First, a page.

Durability of plant resistance to diploid pathogen
Impact of ploidy and pathogen life cycle on resistance durability
Recommendation: posted 15 August 2021, validated 26 August 2021
Kishino, H. (2021) Durability of plant resistance to diploid pathogen. Peer Community in Evolutionary Biology, 100131. 10.24072/pci.evolbiol.100131
Durability of plant resistance to diploid pathogen Hirohisa Kishino Based on the population genetic and epidemiologic model, Saubin et al. (2021) report that the resistant hosts generated by the breeding based on the gene-for-gene interaction is durable much longer against diploid pathogens than haploid pathogens. The avr allele of pathogen that confers the resistance is genetically recessive. The heterozygotes are not recognized by the resistant hosts and only the avr/avr homozygote is adaptive. As a result, the trajectory of avr allele frequency becomes more stochastic due to genetic drift. Although the paper focuses on the evolution of standing polymorphism, it seems obvious that the adaptive mutations in pathogen have much larger probability of being deleted from the population because the individuals own the avr allele mostly in the form of heterozygote at the initial phase after the mutation. Since only few among many models of plant resistance deployment study the case of diploid pathogen and the contribution of the pathogen life cycle, this work will add an important intellect to the literature (Rimbaud et al. 2021).
From the study of host-parasite interaction in flax rust Melampsora lini, Flor (1942, 1955) showed that the host resistance is formed by the interaction of a host resistance gene and a corresponding pathogen gene. This gene-for-gene hypothesis has been supported by experimental evidence and has served as a basis of the methods of molecular breeding targeting the dominant R genes. However, modern agriculture provides the pathogen populations with the homogeneous environments and laid strong selection pressure on them. As a result, the newly developed resistant plants face the risk of immediate resistance breakdown (Möller and Stukenbrock 2017).
Currently, quantitative resistance is getting attention as characters as a potential target for long-life (mild) resistant breeds (Lannou, 2012). They are polygenic and controlled partly by the same genes that mediate qualitative resistance but mostly by the genes that encode defense-related outputs such as strengthening of the cell wall or defense compound biosynthesis (Corwin and Kliebenstein, 2017). Progress of molecular genetics may overcome the technical difficulty (Bakkeren and Szabo, 2020). Saubin et al. (2021) notes that the pattern of genetic inheritance of the pathogen counterparts that respond to the host traits is crucial regarding with the durability of the resistant hosts. The resistance traits for which avr alleles are predicted to be recessive may be the targets of breeding.
Bakkeren, G., and Szabo, L. J. (2020) Progress on molecular genetics and manipulation of rust fungi. Phytopathology, 110, 532-543. https://doi.org/10.1094/PHYTO-07-19-0228-IA
Corwin, J. A., and Kliebenstein, D. J. (2017) Quantitative resistance: more than just perception of a pathogen. The Plant Cell, 29, 655-665. https://doi.org/10.1105/tpc.16.00915
Flor, H. H. (1942) Inheritance of pathogenicity in a cross between physiological races 22 and 24 of Melampsova lini. Phytopathology, 35. Abstract.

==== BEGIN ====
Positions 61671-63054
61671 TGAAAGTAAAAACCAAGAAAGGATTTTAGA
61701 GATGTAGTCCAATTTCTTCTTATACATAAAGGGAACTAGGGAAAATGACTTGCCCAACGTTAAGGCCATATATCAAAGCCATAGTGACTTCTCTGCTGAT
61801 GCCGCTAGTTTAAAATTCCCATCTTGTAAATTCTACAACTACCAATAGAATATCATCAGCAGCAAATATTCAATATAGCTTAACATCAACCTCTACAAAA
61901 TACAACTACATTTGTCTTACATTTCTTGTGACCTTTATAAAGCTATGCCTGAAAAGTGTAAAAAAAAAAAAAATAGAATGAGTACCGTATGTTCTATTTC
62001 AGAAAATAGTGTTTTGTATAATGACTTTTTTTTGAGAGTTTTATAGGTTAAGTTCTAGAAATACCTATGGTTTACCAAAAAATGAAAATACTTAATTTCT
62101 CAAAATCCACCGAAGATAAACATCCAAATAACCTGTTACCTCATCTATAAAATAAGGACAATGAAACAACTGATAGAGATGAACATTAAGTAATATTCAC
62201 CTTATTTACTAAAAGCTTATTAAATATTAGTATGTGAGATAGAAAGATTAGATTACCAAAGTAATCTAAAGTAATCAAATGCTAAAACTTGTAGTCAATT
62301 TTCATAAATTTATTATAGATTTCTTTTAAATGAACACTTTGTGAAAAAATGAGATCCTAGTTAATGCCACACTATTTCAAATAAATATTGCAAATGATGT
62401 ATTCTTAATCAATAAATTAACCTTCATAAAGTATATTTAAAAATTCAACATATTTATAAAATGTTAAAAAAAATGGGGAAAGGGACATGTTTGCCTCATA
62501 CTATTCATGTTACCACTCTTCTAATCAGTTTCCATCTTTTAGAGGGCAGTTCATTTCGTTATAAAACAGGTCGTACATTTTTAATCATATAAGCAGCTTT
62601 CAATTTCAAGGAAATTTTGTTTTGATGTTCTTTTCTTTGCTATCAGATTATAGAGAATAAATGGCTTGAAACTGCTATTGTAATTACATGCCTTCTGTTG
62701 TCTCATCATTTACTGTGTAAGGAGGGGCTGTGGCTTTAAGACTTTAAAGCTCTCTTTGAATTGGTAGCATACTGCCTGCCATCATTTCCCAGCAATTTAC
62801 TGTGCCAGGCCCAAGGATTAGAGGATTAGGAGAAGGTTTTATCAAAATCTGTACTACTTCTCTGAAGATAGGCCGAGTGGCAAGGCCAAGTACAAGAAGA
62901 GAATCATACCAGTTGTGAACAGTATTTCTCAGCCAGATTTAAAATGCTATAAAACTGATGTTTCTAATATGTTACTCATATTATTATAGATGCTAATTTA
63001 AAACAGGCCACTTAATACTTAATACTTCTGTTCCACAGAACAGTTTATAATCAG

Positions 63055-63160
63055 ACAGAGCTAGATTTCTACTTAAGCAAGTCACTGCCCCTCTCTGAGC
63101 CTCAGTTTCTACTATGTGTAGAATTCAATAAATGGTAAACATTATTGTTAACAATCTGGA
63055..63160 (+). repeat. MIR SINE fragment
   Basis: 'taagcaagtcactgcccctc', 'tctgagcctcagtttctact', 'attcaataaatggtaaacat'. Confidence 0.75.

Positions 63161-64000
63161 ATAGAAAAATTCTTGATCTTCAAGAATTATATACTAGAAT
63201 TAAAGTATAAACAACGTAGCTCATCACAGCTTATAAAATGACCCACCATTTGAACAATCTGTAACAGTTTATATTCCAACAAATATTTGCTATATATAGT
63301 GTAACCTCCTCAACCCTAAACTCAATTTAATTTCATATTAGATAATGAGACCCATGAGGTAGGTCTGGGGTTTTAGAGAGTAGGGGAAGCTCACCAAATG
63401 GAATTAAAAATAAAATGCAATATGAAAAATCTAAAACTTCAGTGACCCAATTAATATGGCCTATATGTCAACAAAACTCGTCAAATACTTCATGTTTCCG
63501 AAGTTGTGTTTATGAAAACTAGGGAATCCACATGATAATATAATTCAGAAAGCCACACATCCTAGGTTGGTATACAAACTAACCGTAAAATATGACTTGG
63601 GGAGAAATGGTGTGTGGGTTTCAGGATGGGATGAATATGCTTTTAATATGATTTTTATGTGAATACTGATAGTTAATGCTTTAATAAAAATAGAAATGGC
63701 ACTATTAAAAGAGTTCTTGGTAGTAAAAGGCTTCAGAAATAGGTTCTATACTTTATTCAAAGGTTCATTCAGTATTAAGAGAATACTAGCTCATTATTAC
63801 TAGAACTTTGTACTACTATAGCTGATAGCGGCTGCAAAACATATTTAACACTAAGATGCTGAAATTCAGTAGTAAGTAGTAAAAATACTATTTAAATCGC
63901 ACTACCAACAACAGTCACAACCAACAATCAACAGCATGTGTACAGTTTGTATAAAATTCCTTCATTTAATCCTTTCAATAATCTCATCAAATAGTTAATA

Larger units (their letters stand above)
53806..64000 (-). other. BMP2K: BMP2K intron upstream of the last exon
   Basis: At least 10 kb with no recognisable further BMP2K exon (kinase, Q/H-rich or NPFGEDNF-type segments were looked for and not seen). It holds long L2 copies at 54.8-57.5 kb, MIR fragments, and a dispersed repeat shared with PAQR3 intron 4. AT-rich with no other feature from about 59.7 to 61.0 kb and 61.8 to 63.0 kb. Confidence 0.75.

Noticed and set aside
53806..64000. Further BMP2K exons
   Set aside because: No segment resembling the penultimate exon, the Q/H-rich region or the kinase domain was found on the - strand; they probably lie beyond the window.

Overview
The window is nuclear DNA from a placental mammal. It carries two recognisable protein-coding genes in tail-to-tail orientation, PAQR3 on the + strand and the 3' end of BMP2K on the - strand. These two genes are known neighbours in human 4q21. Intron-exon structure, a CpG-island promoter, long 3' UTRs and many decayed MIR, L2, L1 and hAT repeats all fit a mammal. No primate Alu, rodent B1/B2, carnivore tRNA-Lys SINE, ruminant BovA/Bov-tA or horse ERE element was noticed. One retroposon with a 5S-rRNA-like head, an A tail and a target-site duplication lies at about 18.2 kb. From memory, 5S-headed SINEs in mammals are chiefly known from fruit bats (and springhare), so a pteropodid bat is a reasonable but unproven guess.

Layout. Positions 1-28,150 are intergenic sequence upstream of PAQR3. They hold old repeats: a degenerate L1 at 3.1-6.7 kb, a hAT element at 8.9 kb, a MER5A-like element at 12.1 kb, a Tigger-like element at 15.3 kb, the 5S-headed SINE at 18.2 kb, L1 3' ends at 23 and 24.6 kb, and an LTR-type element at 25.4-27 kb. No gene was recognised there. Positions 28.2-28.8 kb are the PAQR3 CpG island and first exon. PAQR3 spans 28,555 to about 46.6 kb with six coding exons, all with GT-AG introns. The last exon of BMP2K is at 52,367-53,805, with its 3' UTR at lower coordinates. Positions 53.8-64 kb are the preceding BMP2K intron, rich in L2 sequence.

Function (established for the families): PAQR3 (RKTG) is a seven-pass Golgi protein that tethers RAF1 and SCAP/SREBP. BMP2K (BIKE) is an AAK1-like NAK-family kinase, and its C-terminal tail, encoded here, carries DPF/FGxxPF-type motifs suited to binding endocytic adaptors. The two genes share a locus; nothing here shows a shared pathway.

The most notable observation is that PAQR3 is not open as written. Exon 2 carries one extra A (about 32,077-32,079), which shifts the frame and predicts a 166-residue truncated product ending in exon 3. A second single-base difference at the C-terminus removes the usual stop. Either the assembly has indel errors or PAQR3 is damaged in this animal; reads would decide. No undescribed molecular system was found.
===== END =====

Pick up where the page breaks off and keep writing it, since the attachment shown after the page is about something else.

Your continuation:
Flor, H. H. (1955) Host-parasite interactions in flax rust-its genetics and other implications. Phytopathology, 45, 680-685.
Lannou, C. (2012) Variation and selection of quantitative traits in plant pathogens. Annual review of phytopathology, 50, 319-338. https://doi.org/10.1146/annurev-phyto-081211-173031
Möller, M. and Stukenbrock, E. H. (2017) Evolution and genome architecture in fungal plant pathogens. Nature Reviews Microbiology. 15, 756–771. https://doi.org/10.1038/nrmicro.2017.76
Rimbaud, L., Fabre, F., Papaïx, J., Moury, B., Lannou, C., Barrett, L. G., and Thrall, P. H. (2021) Models of Plant Resistance Deployment. Annual Review of Phytopathology, 59. https://doi.org/10.1146/annurev-phyto-020620-122134
Saubin, M., De Mita, S., Zhu, X., Sudret, B. and Halkett, F. (2021) Impact of ploidy and pathogen life cycle on resistance durability. bioRxiv, 2021.05.28.446112, ver. 4 peer-reviewed and recommended by Peer Community in Evolutionary Biology. https://doi.org/10.1101/2021.05.28.446112
The recommender in charge of the evaluation of the article and the reviewers declared that they have no conflict of interest (as defined in the code of conduct of PCI) with the authors or with the content of the article. The authors declared that they comply with the PCI rule of having no financial conflicts of interest in relation to the content of the article.
Evaluation round #1
DOI or URL of the preprint: https://doi.org/10.1101/2021.05.28.446112
Author's Reply, 06 Aug 2021
Decision by Hirohisa Kishino, posted 13 Jul 2021
Dear Dr. Méline Saubin,
We received two reviews of your preprint entitled 'Impact of ploidy and pathogen life cycle on resistance durability'. Dr. Loup Rimbaud especially is fully aware of scanty of scientific literature that investigates the effect of the important feature of plant pathogen, ploidy and life cycle, on the resistance durability, appreciates your work. At the same time, both reviewers made useful comments on the validity of the simplified model that the authors adopted. Please revise the manuscript by responding to these comments. This work is focused on the gene for gene interaction, where resistance is usually dominant and infectivity is recessive. Since this model assumption may crucially affect the result of the manuscript, I would ask the authors to include a brief literature review on the biological mechanism behind the model and the evidence sufficient for ruling out the other pattern of genetic inheritance of vir/avir alleles.